Latest Cytogenetics Stories
All 10 trillion cells in the adult human body are genetically identical, but develop into distinct cell types, such as muscle cells, skin cells or neurons, by activating some genes while inhibiting others.
North Carolina State University researchers have uncovered evidence that evolutionary “breakpoints” on canine chromosomes are also associated with canine cancer.
After more than a century of study, mysteries still remain about the process of meiosis—a special type of cell division that helps insure genetic diversity in sexually-reproducing organisms.
An international team of scientists, including biologists from the University of North Carolina at Chapel Hill, may have pinpointed for the first time the mechanism responsible for cell polyploidy, a state in which cells contain more than 2 paired sets of chromosomes.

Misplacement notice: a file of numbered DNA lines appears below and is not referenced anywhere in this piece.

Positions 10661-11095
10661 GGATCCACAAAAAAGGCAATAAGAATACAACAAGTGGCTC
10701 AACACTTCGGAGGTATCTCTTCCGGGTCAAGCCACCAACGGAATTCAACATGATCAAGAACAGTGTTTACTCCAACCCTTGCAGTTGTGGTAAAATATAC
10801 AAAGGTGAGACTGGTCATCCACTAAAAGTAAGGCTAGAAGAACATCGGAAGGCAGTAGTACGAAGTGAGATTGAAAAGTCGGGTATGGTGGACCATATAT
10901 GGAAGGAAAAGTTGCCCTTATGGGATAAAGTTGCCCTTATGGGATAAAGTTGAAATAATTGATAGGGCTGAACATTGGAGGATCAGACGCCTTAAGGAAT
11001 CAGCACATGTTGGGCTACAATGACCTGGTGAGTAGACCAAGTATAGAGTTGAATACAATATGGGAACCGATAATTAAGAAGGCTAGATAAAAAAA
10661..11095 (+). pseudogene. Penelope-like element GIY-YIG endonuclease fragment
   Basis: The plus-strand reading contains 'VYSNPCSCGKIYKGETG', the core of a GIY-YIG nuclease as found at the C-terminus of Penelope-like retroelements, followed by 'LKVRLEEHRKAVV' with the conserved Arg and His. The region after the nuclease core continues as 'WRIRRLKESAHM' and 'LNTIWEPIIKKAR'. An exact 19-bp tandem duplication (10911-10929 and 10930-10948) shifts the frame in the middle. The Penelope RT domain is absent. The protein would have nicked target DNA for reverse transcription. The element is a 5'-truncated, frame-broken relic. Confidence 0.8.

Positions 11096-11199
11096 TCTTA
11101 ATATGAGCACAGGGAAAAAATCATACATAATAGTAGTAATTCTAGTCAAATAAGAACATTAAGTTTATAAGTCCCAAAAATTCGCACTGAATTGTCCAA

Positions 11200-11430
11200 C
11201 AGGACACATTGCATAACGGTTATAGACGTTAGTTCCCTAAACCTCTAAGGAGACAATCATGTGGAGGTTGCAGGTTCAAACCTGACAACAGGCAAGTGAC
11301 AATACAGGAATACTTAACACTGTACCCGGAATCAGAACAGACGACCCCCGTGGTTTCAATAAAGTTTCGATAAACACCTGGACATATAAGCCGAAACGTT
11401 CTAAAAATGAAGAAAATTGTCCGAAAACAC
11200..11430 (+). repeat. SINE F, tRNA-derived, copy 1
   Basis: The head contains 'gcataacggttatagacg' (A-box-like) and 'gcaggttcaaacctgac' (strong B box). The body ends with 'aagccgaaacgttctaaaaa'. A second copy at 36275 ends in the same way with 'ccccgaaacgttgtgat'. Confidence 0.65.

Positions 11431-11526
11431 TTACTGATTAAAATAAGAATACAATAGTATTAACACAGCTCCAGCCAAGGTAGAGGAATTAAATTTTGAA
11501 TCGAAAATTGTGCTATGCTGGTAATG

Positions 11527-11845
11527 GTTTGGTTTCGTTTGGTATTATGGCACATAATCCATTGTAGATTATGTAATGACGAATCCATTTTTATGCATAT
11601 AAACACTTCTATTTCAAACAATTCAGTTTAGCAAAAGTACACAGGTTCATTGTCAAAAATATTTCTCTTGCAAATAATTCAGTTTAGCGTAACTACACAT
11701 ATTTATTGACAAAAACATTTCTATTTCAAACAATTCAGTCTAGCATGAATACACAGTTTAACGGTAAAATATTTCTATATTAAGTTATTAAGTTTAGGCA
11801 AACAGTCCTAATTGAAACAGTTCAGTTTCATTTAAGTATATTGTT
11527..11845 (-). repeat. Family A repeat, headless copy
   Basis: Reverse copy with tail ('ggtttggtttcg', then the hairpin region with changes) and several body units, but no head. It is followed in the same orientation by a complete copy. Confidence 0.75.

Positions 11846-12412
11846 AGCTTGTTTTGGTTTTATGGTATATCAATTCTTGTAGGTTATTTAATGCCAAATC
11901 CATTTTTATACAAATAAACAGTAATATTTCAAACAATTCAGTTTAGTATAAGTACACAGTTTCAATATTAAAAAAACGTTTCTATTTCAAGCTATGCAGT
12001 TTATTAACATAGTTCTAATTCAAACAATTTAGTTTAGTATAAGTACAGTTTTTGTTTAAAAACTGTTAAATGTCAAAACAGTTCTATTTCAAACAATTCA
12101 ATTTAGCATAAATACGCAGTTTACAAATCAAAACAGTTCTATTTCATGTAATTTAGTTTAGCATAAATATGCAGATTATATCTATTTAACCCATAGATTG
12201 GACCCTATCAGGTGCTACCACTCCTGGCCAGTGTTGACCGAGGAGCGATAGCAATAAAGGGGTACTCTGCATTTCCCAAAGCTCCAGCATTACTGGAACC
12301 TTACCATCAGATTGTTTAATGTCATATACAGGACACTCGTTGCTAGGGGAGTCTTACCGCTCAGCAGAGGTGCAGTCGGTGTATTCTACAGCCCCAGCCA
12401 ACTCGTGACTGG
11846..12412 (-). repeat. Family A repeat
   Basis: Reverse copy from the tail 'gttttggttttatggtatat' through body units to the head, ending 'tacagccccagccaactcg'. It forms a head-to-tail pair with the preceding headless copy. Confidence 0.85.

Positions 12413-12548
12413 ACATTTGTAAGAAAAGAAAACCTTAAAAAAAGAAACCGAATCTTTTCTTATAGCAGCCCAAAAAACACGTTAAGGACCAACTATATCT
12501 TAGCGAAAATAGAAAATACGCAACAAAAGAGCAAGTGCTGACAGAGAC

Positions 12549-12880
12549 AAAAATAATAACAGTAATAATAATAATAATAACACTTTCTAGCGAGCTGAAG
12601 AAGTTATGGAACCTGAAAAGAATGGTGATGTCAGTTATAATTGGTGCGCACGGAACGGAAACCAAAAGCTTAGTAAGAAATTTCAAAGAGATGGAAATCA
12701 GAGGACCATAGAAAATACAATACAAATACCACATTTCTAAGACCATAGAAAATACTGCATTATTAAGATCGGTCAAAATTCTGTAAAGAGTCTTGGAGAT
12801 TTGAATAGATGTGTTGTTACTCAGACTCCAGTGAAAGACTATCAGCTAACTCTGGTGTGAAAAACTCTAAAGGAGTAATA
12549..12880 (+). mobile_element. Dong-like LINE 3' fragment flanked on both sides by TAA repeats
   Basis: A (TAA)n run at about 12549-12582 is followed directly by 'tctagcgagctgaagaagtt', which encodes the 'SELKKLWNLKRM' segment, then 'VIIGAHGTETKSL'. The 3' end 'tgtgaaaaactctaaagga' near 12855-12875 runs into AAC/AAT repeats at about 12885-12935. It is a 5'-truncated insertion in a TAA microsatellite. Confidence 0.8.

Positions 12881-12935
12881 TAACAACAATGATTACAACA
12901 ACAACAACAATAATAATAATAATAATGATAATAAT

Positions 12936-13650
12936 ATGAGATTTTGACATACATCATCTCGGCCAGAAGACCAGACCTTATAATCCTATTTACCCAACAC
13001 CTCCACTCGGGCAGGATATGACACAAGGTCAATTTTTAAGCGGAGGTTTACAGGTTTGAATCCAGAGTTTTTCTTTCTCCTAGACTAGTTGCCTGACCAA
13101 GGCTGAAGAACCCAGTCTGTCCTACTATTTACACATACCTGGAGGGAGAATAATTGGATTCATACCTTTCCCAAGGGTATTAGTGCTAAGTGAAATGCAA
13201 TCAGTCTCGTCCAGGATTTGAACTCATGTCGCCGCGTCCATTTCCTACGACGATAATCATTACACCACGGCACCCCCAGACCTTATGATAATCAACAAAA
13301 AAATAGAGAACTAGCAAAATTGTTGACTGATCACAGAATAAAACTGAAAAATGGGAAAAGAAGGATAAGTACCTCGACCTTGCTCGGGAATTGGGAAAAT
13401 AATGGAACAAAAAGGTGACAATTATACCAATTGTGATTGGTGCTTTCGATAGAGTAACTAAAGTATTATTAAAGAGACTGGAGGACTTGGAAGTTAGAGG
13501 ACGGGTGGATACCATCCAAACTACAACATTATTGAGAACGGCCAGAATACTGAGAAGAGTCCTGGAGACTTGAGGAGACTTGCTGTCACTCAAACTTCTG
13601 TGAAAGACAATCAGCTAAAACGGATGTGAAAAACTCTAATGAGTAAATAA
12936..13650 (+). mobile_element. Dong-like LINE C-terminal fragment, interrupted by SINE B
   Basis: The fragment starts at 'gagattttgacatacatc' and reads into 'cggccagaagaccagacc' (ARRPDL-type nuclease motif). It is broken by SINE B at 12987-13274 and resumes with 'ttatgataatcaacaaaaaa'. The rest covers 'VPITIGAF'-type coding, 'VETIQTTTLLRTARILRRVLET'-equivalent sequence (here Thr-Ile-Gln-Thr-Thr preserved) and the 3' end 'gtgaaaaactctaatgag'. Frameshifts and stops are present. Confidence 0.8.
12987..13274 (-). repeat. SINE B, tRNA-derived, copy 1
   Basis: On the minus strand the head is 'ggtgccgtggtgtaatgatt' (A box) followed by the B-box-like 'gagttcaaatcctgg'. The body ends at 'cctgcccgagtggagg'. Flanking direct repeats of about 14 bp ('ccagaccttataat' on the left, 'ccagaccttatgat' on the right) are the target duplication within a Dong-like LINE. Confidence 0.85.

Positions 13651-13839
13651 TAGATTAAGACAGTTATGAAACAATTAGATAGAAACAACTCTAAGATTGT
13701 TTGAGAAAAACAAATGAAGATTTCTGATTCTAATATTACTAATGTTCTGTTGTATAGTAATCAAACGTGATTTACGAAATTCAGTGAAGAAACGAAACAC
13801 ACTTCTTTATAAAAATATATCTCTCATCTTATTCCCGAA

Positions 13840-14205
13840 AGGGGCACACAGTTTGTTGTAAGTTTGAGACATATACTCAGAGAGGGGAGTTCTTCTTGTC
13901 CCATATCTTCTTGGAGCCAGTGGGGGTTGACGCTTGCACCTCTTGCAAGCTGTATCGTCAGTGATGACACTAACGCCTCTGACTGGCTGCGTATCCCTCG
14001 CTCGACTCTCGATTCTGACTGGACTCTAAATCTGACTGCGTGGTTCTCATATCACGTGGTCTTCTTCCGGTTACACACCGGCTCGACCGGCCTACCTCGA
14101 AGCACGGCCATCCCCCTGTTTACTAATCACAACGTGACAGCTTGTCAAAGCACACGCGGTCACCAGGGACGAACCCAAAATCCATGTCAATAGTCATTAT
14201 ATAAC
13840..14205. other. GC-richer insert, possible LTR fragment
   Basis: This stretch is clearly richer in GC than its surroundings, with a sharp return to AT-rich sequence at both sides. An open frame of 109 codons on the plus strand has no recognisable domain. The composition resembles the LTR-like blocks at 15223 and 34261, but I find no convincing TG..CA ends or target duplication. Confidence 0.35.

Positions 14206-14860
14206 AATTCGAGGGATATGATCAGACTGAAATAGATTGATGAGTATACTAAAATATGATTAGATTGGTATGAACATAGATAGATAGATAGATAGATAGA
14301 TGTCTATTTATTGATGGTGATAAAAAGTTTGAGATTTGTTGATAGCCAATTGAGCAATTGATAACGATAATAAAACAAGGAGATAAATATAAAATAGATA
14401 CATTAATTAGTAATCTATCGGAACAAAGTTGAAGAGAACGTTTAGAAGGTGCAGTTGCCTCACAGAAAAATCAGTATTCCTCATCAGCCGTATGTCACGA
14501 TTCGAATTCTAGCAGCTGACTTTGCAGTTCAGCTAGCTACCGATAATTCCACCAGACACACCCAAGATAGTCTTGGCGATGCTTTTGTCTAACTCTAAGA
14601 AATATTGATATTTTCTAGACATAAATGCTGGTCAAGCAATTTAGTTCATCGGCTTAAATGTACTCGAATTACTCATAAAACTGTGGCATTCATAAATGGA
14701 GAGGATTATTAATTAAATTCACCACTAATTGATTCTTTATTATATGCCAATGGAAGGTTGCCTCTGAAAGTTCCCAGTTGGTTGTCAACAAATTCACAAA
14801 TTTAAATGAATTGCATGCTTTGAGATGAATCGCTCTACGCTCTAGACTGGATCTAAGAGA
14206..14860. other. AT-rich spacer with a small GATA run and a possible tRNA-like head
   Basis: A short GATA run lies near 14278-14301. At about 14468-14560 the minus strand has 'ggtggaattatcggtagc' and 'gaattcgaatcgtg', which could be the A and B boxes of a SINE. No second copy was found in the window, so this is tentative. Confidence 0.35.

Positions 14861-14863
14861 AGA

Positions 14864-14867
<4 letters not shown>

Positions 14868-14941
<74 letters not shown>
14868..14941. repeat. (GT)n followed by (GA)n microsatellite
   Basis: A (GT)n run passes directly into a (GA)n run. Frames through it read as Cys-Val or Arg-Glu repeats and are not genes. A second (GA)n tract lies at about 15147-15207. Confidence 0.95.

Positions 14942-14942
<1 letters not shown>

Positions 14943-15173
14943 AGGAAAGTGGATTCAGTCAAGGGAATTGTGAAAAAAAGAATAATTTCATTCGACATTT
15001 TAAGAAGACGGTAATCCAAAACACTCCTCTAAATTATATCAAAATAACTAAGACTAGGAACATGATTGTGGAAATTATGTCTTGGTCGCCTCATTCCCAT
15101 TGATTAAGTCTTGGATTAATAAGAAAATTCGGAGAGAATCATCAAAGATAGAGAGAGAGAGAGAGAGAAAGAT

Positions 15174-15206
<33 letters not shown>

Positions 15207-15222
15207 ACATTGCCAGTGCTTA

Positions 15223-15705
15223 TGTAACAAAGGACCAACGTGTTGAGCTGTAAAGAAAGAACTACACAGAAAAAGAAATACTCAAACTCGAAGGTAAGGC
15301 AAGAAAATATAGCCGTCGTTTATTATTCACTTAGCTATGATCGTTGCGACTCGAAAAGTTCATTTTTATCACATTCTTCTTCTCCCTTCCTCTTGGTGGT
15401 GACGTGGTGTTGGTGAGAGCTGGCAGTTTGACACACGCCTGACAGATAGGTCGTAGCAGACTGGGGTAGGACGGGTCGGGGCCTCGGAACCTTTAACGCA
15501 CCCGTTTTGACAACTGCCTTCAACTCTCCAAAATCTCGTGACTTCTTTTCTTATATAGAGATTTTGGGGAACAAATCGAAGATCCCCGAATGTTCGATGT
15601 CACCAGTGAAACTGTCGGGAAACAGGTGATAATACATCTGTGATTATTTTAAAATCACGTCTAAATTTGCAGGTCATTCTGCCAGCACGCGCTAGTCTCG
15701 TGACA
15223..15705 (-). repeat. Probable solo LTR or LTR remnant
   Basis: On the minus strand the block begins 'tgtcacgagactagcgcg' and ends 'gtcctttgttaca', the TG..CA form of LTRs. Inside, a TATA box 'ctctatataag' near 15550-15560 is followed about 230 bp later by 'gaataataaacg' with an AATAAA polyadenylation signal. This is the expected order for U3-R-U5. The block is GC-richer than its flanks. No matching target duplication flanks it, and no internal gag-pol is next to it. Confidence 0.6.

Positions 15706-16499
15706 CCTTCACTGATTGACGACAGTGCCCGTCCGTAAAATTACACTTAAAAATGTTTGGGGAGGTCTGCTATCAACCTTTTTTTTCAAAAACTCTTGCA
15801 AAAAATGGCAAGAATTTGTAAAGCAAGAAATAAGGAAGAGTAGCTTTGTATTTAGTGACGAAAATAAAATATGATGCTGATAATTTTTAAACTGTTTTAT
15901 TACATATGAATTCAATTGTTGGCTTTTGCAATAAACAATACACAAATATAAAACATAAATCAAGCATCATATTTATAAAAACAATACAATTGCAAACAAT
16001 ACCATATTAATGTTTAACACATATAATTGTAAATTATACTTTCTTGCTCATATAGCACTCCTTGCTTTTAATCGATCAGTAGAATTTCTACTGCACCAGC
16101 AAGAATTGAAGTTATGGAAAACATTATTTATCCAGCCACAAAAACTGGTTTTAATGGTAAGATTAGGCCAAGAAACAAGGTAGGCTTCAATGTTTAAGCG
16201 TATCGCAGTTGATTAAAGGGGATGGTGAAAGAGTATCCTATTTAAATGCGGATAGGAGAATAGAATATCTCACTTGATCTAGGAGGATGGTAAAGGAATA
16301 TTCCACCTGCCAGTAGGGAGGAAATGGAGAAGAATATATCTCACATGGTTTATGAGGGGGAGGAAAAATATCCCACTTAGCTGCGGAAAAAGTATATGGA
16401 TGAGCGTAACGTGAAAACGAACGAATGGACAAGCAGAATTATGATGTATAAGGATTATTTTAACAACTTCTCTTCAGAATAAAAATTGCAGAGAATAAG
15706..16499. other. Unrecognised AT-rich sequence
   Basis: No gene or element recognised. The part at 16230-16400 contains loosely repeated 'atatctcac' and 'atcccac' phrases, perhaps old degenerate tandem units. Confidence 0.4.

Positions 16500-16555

New findings of researchers from the University of Modena and Reggio Emilia (Mauro Mandrioli, Valentina Monti and Gian Carlo Manicardi) show that in aphids the two X chromosomes have a different inheritance.
In children with genomic disorders, often a gamete – egg or sperm – has gone disastrously awry with either a duplication or deletion of genetic material that results in physical and neurological problems for the subsequent child.
A novel technique that enables scientists to measure and document tumor-inducing changes in DNA is providing new insight into the earliest events involved in the formation of leukemias, lymphomas and sarcomas, and could potentially lead to the discovery of ways to stop those events.
- A poem in which the author retracts something said in an earlier poem.
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